New React version promises near-native performance

Version 16 of Facebook's JavaScript library for building UIs will feature the Fiber reconciliation algorithm

Facebook's plans for its React JavaScript library include rewriting the library's internals to improve visual performance and make web apps more like native ones.

The React 16 upgrade will feature Fiber, a new reconciliation algorithm that improves responsiveness. GitHub notes on React written in January say, "Fiber gives us a solid foundation to improve React core in numerous ways.... We intend to ship it with React 16 by default."

A presentation on Fiber given last fall by Facebook React core team member Andrew Clark stressed the intention to use Fiber to bring web apps closer to native mobile app performance.

React 16 will exclude some APIs whose usage is not recommended, such as helpers for React.createClass and React.Dom, from the default build in order to reduce bundle size. They will still be available as separate packages if developers want them. To have greater control over bundles for better optimization, React builders have been considering a switch to flat bundles and removing access to React internals in react/lib/* and react-dom/lib/*. "This will also mean faster compile times by default for users of Webpack and other bundlers, and faster server-side rendering performance," the notes state.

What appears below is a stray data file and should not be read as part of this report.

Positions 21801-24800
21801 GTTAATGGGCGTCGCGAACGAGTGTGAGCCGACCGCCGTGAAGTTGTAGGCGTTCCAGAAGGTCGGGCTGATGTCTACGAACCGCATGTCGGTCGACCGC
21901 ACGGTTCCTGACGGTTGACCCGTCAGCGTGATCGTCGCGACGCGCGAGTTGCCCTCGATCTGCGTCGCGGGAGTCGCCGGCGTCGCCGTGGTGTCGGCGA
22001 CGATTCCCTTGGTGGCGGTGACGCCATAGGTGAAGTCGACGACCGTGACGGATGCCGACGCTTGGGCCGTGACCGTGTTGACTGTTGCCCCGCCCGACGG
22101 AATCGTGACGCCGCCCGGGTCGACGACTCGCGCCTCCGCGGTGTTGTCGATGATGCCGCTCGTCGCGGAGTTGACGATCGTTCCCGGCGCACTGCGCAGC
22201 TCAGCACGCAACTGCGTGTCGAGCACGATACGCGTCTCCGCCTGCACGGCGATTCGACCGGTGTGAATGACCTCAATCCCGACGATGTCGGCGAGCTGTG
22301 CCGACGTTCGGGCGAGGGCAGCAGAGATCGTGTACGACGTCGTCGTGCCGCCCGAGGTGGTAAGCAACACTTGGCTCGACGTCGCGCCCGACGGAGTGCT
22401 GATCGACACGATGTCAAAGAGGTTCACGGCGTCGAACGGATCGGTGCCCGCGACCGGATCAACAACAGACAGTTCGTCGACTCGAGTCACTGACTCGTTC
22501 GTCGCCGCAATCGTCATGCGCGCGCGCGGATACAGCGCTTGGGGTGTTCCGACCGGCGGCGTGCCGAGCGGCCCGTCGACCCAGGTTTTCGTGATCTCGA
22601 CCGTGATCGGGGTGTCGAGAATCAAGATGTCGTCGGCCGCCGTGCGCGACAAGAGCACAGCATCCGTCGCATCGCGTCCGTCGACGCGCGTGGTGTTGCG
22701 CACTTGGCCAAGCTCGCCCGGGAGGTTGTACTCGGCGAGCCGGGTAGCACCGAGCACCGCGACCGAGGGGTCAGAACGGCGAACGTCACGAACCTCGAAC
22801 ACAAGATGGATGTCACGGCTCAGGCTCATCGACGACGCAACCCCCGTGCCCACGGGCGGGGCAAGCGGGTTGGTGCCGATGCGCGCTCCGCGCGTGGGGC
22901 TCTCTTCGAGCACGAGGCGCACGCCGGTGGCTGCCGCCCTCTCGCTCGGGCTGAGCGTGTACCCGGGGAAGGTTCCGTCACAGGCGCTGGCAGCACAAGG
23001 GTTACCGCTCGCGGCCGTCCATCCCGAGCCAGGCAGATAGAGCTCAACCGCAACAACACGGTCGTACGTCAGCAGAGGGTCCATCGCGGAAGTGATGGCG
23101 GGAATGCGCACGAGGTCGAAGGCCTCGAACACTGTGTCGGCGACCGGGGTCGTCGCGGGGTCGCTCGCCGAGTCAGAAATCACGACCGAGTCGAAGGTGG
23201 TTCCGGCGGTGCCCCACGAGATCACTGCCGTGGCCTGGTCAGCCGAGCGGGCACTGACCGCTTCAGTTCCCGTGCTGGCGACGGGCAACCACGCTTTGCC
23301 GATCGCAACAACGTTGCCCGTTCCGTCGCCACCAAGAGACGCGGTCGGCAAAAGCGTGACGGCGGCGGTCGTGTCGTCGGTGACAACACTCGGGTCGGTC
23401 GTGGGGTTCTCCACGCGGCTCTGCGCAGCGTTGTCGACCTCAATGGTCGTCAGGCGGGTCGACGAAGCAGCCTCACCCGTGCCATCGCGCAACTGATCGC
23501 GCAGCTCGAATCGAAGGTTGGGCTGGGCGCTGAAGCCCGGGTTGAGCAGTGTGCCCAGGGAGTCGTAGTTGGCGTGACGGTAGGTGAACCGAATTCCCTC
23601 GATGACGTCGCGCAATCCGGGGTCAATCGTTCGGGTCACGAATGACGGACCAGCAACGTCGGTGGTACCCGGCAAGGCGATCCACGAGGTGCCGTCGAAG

In the meantime, Facebook has released React 15.5.0, with new deprecation warnings. React.PropTypes and React.createClass have been extracted into their own packages. Both remain accessible via the main React object, but using either will log a one-time deprecation warning to the console when in development mode.

Also, React addons packages support, covering such packages as react-addons-create-fragment, is being discontinued. "In truth, most of these packages haven't been actively maintained in a long time," said Clark. "They will continue to work indefinitely, but we recommend migrating away as soon as you can to prevent future breakages."

React 15.5.0 also migrates from React.PropTypes, which provide for runtime validation of props while in development. "We've extracted the built-in prop types to a separate package to reflect the fact that not everybody uses them," Clark said. Migration from React.createClass is featured as well.

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